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Title:Atomization and Deposition in Two-Phase Annular Flow: Measurement and Modeling (Pressure Drop, Thin Films, Turbulent Dispersion)
Author(s):Leman, Gregory W.
Department / Program:Chemical Engineering
Discipline:Chemical Engineering
Degree Granting Institution:University of Illinois at Urbana-Champaign
Subject(s):Engineering, Chemical
Abstract:Models have been developed for the rate processes of atomization from the wall layer in vertical annular two-phase flow and of deposition of this liquid back to the liquid film. These models have been incorporated into a design scheme for the prediction of two-phase pressure drop and fully developed entrained liquid fraction for the annular regime.
Experimental measurements of these rates were taken via the salt tracer method introduced by Quandt (1965). The rates of atomization are found to depend upon gas velocity, gas and liquid densities, and upon the liquid film flow rate. The existence of a critical film flow rate, which is required for atomization, is confirmed. A Kelvin-Helmholz instability analysis of the small waves which are growing on top of the roll waves agrees with the observed dependence of atomization rate, R(,A), on gas velocity and gas and liquid densities. The effect of liquid film flow rate is shown to enter because the roll wave intermittency depends linearly upon the liquid film flow rate.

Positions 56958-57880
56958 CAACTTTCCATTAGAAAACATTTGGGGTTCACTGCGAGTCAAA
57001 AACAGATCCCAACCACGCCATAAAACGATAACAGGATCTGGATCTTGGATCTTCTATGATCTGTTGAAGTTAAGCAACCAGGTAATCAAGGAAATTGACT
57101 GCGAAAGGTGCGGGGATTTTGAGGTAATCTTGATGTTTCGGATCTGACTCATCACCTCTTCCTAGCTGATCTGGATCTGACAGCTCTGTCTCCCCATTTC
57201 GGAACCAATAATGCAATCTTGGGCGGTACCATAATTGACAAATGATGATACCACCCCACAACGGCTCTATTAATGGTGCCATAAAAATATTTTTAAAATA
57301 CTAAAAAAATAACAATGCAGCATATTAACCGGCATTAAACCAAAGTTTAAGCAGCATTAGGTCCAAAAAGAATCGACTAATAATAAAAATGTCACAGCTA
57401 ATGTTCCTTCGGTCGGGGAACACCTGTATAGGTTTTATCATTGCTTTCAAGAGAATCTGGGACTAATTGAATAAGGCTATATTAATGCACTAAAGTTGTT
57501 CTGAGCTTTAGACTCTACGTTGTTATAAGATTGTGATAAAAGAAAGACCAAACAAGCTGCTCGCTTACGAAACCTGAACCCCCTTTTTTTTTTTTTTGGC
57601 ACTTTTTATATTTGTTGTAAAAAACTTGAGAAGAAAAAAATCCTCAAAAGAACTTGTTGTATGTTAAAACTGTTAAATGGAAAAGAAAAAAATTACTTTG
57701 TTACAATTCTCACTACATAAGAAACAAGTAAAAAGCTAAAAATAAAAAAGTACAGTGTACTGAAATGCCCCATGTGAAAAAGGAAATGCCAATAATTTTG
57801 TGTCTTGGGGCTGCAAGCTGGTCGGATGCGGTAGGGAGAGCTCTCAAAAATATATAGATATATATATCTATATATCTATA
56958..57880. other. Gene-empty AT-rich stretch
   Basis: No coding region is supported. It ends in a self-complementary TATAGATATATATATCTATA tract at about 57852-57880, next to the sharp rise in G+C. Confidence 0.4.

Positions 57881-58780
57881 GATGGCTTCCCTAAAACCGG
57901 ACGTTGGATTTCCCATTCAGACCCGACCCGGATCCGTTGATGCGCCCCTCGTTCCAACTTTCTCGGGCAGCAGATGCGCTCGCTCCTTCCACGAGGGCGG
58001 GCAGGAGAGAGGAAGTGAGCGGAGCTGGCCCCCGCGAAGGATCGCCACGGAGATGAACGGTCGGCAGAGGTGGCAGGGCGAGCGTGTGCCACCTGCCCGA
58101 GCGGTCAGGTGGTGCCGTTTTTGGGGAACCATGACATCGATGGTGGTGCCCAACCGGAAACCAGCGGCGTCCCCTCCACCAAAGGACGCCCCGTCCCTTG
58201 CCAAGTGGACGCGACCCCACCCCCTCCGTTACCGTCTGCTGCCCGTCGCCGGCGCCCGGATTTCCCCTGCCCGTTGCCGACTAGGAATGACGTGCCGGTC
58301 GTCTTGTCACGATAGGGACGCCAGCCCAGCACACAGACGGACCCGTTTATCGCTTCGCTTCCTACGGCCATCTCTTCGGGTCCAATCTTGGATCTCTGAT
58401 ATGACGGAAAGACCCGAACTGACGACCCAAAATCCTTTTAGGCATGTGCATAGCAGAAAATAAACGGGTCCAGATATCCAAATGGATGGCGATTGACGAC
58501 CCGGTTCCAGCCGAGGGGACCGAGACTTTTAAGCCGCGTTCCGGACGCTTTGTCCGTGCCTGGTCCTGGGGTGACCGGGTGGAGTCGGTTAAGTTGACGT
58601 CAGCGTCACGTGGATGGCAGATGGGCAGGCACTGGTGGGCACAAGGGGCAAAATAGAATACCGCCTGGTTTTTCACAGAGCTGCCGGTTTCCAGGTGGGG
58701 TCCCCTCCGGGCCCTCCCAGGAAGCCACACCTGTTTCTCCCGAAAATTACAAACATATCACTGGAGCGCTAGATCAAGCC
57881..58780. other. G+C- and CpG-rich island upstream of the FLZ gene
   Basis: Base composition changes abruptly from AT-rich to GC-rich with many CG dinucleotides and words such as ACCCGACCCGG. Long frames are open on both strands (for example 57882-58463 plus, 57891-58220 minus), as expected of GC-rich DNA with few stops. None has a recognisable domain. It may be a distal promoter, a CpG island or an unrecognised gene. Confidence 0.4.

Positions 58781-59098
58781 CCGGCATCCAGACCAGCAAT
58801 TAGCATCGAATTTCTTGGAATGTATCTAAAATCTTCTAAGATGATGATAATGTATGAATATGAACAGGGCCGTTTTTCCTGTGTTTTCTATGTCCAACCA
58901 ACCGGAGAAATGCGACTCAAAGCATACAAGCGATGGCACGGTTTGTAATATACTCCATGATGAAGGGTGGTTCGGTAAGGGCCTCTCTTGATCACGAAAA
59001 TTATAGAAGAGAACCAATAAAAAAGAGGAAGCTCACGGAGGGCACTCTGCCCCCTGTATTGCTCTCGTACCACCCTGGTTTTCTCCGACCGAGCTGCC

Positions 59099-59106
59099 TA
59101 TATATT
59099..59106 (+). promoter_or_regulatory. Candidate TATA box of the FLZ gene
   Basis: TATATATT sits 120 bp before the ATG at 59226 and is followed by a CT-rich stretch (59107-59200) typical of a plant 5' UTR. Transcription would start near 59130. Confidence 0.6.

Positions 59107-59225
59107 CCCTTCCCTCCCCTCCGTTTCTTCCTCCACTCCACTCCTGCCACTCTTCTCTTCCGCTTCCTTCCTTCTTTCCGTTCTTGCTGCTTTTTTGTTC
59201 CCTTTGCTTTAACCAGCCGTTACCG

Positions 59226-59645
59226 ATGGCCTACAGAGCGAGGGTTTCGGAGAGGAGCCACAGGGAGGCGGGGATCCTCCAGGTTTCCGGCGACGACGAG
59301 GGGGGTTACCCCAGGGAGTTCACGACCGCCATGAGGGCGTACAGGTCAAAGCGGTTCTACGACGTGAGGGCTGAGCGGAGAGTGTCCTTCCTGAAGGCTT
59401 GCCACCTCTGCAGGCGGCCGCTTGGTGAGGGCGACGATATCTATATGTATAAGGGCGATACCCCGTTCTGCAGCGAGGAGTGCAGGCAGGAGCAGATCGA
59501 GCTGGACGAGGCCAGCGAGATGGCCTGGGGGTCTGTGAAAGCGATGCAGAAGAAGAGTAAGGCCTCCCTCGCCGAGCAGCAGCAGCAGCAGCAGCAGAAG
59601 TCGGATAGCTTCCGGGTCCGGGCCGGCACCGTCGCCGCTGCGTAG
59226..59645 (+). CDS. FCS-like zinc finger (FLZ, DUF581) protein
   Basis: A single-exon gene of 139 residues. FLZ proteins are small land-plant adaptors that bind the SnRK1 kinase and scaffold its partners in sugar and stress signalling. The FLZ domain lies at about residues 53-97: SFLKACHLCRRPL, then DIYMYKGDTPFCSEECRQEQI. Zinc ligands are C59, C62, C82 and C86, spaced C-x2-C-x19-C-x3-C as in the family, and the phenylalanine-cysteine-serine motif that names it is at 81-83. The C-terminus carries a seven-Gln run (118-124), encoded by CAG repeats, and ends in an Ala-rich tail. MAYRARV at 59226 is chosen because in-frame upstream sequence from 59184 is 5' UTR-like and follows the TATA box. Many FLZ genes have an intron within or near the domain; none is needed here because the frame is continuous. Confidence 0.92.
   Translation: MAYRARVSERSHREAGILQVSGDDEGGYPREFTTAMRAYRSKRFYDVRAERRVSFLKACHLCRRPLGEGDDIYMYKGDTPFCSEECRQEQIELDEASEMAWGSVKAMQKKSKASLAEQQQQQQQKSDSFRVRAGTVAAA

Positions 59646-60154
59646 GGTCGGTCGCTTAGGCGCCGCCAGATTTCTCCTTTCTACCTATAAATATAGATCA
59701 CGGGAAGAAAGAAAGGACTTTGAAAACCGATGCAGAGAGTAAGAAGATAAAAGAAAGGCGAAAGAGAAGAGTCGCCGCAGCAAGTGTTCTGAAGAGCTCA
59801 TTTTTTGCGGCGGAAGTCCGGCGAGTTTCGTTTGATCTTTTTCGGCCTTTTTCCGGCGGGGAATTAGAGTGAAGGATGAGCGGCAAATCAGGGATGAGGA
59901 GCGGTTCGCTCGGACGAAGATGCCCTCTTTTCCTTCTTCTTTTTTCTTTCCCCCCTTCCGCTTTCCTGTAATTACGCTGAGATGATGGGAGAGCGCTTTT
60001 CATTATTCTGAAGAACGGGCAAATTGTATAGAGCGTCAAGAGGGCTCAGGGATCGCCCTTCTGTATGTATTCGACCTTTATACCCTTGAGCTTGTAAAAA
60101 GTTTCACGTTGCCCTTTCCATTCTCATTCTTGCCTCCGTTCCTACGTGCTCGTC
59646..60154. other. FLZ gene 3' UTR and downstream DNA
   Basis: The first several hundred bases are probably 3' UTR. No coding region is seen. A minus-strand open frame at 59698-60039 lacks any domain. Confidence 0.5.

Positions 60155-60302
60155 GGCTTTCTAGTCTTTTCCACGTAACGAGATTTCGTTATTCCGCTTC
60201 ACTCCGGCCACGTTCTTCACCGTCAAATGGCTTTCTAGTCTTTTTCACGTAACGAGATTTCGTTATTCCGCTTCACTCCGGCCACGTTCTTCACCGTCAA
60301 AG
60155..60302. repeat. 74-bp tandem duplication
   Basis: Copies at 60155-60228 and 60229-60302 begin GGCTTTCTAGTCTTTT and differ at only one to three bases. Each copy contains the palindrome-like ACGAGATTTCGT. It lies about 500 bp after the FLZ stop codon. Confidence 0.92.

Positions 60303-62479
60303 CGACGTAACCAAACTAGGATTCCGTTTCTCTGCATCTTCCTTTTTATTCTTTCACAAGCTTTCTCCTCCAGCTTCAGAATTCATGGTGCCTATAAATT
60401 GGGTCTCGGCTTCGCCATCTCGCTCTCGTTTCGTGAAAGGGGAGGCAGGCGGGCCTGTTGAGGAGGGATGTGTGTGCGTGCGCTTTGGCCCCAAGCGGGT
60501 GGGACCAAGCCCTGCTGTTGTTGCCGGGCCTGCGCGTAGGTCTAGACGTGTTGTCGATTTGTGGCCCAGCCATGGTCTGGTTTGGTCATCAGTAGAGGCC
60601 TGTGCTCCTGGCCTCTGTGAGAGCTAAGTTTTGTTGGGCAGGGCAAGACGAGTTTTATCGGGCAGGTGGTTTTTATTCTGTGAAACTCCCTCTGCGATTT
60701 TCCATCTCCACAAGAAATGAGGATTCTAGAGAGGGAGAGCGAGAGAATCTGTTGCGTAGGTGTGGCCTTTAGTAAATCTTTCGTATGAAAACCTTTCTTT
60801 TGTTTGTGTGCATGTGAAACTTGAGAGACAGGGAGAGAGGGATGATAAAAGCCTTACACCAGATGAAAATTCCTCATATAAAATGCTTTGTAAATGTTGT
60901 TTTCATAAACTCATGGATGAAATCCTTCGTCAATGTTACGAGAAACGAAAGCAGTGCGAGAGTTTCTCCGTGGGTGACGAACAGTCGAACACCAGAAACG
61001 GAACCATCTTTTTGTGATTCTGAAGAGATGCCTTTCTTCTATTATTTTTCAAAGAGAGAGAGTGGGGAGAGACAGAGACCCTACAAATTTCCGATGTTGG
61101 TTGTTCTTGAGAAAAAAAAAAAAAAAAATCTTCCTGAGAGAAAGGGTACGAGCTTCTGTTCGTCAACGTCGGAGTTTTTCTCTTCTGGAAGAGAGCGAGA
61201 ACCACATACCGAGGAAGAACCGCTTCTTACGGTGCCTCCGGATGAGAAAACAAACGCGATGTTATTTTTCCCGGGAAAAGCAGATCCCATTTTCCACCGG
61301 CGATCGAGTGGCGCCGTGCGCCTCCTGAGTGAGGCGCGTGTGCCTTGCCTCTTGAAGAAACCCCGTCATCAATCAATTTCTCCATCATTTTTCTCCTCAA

Experimental results for deposition rate, R(,D), are compared with published correlations. The deposition rates are well correlated by the turbulent dispersion model for low droplet concentrations but are shown to dampen with increased concentrations, eventually attaining a constant maximum value. The mechanism of this inhibition of deposition is undetermined, because the phenomena appear to be explained equally well as an effect of the droplets on the turbulence which deposits them or as an effect of droplet size. Good correlation is obtained by using a turbulent dispersion model in which the rate "constant", k(,D), is allowed to be a function of the ratio of the droplet flux to the gas flux.
Droplets atomizing from the slow moving film are accelerated by the gas phase. Correlation of R(,A) allows the overall two phase pressure drop data of previous researchers to be reexamined, accounting for this momentum loss term distinct from interfacial friction. This results in better predictions for two-phase pressure drops in the annular regime. Hence improved design algorithms have been developed.
At fully developed conditions R(,A) (TURNEQ) R(,D) and so the correlations which have been developed for these two rates are equated to derive a prediction for the fully developed entrained liquid fraction, E. This design prediction has the advantage of greater accuracy than previous correlations, but does require a two-step iterative calculation sequence because the pressure drop and entrainment are each affected by the other.
Issue Date:1985
Description:117 p.
Thesis (Ph.D.)--University of Illinois at Urbana-Champaign, 1985.
Other Identifier(s):(UMI)AAI8600251
Date Available in IDEALS:2014-12-15
Date Deposited:1985

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